And we had no idea what kind of software this was, what it was called, how to even look it up. But we asked around and people started telling us some of the things they were using. And so we had these salespeople come and give us demos and show us these software products. And we were just totally underwhelmed and disappointed by what they were showing.

We in a job shop, what matters most is execution of your jobs. Assuming you have enough work coming in, and so if you have enough work coming in, you got to execute to make any kind of margin, and job shops have really slim margins typically. So the software products just didn’t help with any of the execution of the shop.

They did fine for putting stuff, your orders in and managing your inventory and making invoices. But when it came to the shop floor, they just didn’t have the features that we had already built into our Excel spreadsheets and things that we had homegrown ourselves. So anyway, we decided to not buy one of those products. Instead we hired a software developer as a full-time employee, basically. And just started telling them what we want. What we wanted the software to do and our machinists and our inspectors and our people that did accounting and all that stuff. We just said, yeah, this is what we, this is what we need.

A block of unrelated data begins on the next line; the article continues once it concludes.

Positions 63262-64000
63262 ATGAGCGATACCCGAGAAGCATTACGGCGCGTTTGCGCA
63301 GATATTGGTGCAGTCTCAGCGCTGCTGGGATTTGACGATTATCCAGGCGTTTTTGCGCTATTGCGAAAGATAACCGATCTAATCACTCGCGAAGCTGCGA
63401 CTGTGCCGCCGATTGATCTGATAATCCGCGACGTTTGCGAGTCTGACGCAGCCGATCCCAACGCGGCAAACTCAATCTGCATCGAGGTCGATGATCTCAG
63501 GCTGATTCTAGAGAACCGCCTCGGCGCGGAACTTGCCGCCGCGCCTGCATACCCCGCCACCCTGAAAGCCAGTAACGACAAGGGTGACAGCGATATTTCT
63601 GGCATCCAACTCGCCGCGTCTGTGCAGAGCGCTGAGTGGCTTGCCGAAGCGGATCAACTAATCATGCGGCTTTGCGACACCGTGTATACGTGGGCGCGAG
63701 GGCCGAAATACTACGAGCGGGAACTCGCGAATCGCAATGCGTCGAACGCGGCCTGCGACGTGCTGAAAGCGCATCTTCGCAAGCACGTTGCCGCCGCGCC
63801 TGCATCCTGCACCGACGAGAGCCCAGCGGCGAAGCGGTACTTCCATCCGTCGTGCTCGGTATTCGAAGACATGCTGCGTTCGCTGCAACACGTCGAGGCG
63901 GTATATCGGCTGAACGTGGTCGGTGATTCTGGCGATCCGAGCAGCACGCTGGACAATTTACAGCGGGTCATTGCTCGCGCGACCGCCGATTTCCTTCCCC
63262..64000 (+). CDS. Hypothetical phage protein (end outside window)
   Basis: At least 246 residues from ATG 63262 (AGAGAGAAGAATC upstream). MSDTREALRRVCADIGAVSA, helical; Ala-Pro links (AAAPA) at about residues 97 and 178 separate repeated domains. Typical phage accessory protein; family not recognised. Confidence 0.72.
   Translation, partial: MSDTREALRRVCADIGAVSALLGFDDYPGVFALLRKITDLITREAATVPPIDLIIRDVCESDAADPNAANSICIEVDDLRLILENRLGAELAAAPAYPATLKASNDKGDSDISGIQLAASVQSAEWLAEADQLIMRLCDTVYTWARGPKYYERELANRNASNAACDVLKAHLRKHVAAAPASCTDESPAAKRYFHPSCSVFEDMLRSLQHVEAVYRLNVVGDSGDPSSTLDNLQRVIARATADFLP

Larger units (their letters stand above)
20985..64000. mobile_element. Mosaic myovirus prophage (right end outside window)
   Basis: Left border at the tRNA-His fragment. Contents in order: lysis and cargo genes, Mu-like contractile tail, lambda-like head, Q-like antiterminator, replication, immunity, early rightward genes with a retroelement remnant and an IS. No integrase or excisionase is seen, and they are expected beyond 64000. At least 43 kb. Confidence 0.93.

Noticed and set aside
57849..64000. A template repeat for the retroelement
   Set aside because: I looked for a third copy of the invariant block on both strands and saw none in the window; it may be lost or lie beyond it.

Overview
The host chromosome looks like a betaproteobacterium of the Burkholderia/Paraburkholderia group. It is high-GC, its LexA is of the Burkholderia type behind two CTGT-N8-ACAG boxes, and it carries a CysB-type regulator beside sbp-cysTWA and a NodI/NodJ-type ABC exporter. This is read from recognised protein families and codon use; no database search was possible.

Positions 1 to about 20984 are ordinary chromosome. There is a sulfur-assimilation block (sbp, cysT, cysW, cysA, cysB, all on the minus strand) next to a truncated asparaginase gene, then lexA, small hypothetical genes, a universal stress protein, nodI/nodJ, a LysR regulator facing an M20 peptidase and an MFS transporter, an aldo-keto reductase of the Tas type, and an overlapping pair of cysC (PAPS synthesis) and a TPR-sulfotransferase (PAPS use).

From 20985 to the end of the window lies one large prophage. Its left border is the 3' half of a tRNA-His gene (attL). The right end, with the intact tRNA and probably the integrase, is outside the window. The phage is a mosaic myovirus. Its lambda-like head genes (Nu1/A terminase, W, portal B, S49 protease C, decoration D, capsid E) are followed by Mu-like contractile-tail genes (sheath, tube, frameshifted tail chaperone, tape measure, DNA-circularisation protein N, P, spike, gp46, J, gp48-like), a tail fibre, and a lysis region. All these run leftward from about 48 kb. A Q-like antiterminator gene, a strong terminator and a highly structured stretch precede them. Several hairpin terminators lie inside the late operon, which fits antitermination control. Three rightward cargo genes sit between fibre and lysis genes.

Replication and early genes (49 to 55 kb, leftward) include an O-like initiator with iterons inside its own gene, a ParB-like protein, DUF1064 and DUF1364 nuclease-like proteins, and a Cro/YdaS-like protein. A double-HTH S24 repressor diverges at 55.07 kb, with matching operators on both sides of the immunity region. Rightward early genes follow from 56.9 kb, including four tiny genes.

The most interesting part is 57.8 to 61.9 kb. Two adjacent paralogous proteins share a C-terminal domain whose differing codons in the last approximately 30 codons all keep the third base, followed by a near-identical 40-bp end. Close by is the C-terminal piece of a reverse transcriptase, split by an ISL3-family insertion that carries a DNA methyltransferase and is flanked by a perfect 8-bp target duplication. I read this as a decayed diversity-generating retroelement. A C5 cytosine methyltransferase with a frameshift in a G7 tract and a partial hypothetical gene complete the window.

And we just organically grew it over the years. Until our biggest machine shop customer saw it and said, Hey, this is way better looking than what we’re using. Would you sell it to. And we were like, no, it’s just for us. So we don’t know how to be a software company. But they were very convincing and we decided to give it a shot and of the rest is history.